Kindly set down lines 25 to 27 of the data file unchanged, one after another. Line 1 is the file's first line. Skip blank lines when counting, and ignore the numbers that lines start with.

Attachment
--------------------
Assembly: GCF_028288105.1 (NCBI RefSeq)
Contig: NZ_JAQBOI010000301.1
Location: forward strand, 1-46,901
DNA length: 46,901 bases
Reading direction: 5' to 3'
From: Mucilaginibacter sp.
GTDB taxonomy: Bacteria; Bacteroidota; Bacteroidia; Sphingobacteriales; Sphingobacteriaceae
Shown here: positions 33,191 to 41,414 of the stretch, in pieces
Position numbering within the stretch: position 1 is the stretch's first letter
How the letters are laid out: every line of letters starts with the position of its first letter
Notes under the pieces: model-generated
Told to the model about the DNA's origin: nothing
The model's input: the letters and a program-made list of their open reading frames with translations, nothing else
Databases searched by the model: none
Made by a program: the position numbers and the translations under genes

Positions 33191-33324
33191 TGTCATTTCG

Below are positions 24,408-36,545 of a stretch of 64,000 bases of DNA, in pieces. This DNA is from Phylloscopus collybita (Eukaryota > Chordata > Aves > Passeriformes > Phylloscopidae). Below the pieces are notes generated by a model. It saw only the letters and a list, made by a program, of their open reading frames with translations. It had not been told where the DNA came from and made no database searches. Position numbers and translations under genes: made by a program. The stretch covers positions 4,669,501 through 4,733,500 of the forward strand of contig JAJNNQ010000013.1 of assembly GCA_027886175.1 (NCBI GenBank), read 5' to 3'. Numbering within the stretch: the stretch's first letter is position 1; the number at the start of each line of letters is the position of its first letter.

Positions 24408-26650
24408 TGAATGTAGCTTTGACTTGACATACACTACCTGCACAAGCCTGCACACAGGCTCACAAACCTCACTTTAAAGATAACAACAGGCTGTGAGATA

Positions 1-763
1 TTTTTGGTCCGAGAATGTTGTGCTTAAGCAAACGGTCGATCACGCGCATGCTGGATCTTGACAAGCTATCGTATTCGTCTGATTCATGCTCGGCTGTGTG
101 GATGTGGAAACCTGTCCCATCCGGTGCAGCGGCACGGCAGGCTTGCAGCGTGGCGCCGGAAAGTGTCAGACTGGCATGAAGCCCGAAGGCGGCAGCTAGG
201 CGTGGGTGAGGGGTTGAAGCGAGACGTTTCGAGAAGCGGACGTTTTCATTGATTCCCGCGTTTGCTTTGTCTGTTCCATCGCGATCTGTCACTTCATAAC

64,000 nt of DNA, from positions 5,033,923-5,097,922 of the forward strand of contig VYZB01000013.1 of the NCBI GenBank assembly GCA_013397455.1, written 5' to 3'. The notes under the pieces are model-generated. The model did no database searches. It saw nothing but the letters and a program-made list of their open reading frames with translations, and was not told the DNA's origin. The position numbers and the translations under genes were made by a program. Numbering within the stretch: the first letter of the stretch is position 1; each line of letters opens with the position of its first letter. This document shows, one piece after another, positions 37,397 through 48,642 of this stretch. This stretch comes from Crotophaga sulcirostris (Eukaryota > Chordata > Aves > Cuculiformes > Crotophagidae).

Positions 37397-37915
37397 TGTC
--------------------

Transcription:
64,000 nt of DNA, from positions 5,033,923-5,097,922 of the forward strand of contig VYZB01000013.1 of the NCBI GenBank assembly GCA_013397455.1, written 5' to 3'. The notes under the pieces are model-generated. The model did no database searches. It saw nothing but the letters and a program-made list of their open reading frames with translations, and was not told the DNA's origin. The position numbers and the translations under genes were made by a program. Numbering within the stretch: the first letter of the stretch is position 1; each line of letters opens with the position of its first letter. This document shows, one piece after another, positions 37,397 through 48,642 of this stretch. This stretch comes from Crotophaga sulcirostris (Eukaryota > Chordata > Aves > Cuculiformes > Crotophagidae).

Positions 37397-37915
37397 TGTC